April 19, 2024


Even when a business is losing money, it’s possible for shareholders to make money if they buy a good business at the right price. For example, although Amazon.com made losses for many years after listing, if you had bought and held the shares since 1999, you would have made a fortune. Having said that, unprofitable companies are risky because they could potentially burn through all their cash and become distressed.

So, the natural question for ARS Pharmaceuticals (NASDAQ:SPRY) shareholders is whether they should be concerned by its rate of cash burn. For the purposes of this article, cash burn is the annual rate at which an unprofitable company spends cash to fund its growth; its negative free cash flow. The first step is to compare its cash burn with its cash reserves, to give us its ‘cash runway’.

Check out our latest analysis for ARS Pharmaceuticals

How Long Is ARS Pharmaceuticals’ Cash Runway?

A company’s cash runway is the amount of time it would take to burn through its cash reserves at its current cash burn rate. When ARS Pharmaceuticals last reported its September 2023 balance sheet in November 2023, it had zero debt and cash worth US$242m. Looking at the last year, the company burnt through US$63m. Therefore, from September 2023 it had 3.9 years of cash runway. There’s no doubt that this is a reassuringly long runway. You can see how its cash balance has changed over time in the image below.

NasdaqGM:SPRY Debt to Equity History March 18th 2024

How Is ARS Pharmaceuticals’ Cash Burn Changing Over Time?

In our view, ARS Pharmaceuticals doesn’t yet produce significant amounts of operating revenue, since it reported just US$30k in the last twelve months. Therefore, for the purposes of this analysis we’ll focus on how the cash burn is tracking. The skyrocketing cash burn up 151% year on year certainly tests our nerves. It’s fair to say that sort of rate of increase cannot be maintained for very long, without putting pressure on the balance sheet. While the past is always worth studying, it is the future that matters most of all. For that reason, it makes a lot of sense to take a look at our analyst forecasts for the company.

How Hard Would It Be For ARS Pharmaceuticals To Raise More Cash For Growth?

Given its cash burn trajectory, ARS Pharmaceuticals shareholders may wish to consider how easily it could raise more cash, despite its solid cash runway. Issuing new shares, or taking on debt, are the most common ways for a listed company to raise more money for its business. Many companies end up issuing new shares to fund future growth. We can compare a company’s cash burn to its market capitalisation to get a sense for how many new shares a company would have to issue to fund one year’s operations.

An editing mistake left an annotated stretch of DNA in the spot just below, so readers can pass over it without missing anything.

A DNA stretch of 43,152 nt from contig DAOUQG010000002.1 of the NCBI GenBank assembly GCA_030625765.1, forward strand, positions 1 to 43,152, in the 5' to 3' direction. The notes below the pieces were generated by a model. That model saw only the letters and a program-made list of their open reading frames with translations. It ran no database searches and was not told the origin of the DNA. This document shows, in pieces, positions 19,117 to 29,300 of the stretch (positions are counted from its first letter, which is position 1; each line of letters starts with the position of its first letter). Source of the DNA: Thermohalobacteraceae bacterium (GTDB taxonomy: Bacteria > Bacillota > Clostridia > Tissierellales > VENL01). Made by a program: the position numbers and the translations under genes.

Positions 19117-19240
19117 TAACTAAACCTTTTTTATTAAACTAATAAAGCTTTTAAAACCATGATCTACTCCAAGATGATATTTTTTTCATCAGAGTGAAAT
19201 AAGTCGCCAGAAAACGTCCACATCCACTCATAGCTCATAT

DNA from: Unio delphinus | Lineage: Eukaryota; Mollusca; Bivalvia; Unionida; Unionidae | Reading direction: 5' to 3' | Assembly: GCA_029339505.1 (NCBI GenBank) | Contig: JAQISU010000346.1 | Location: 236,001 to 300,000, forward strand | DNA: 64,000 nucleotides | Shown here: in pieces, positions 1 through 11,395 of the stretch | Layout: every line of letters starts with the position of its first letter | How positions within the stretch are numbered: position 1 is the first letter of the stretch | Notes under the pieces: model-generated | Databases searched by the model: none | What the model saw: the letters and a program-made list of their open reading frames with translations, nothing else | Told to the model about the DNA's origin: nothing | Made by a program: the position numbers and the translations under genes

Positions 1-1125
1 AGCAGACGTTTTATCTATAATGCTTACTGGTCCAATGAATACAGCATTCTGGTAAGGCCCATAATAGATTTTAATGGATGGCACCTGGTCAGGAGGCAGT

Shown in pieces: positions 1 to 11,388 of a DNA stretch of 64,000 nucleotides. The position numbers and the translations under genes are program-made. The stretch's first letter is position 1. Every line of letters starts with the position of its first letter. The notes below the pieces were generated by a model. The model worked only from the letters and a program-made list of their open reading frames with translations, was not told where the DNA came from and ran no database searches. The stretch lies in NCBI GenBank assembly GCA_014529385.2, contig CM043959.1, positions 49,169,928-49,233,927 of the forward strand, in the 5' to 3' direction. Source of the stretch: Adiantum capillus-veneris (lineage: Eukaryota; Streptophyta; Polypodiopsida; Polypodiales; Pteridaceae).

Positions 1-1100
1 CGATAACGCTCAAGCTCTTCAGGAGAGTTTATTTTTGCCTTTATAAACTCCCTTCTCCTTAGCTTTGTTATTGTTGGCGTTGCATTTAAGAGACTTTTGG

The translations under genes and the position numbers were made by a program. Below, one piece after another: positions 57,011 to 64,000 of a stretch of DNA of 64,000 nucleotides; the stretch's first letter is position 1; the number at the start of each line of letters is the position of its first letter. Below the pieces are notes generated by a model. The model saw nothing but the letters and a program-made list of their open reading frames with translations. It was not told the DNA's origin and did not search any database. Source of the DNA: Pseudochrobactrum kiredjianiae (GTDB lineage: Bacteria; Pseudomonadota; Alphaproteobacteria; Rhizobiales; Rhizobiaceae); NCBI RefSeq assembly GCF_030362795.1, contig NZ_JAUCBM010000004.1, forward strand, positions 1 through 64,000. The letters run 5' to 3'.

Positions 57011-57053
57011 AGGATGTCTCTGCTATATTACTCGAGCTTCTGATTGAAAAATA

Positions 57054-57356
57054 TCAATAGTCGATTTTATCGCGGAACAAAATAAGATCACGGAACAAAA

ARS Pharmaceuticals’ cash burn of US$63m is about 7.1% of its US$879m market capitalisation. That’s a low proportion, so we figure the company would be able to raise more cash to fund growth, with a little dilution, or even to simply borrow some money.

How Risky Is ARS Pharmaceuticals’ Cash Burn Situation?

It may already be apparent to you that we’re relatively comfortable with the way ARS Pharmaceuticals is burning through its cash. For example, we think its cash runway suggests that the company is on a good path. While we must concede that its increasing cash burn is a bit worrying, the other factors mentioned in this article provide great comfort when it comes to the cash burn. Considering all the factors discussed in this article, we’re not overly concerned about the company’s cash burn, although we do think shareholders should keep an eye on how it develops. Taking a deeper dive, we’ve spotted 2 warning signs for ARS Pharmaceuticals you should be aware of, and 1 of them is a bit unpleasant.

Of course, you might find a fantastic investment by looking elsewhere. So take a peek at this free list of interesting companies, and this list of stocks growth stocks (according to analyst forecasts)

Valuation is complex, but we’re helping make it simple.

Find out whether ARS Pharmaceuticals is potentially over or undervalued by checking out our comprehensive analysis, which includes fair value estimates, risks and warnings, dividends, insider transactions and financial health.

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This article by Simply Wall St is general in nature. We provide commentary based on historical data and analyst forecasts only using an unbiased methodology and our articles are not intended to be financial advice. It does not constitute a recommendation to buy or sell any stock, and does not take account of your objectives, or your financial situation. We aim to bring you long-term focused analysis driven by fundamental data. Note that our analysis may not factor in the latest price-sensitive company announcements or qualitative material. Simply Wall St has no position in any stocks mentioned.



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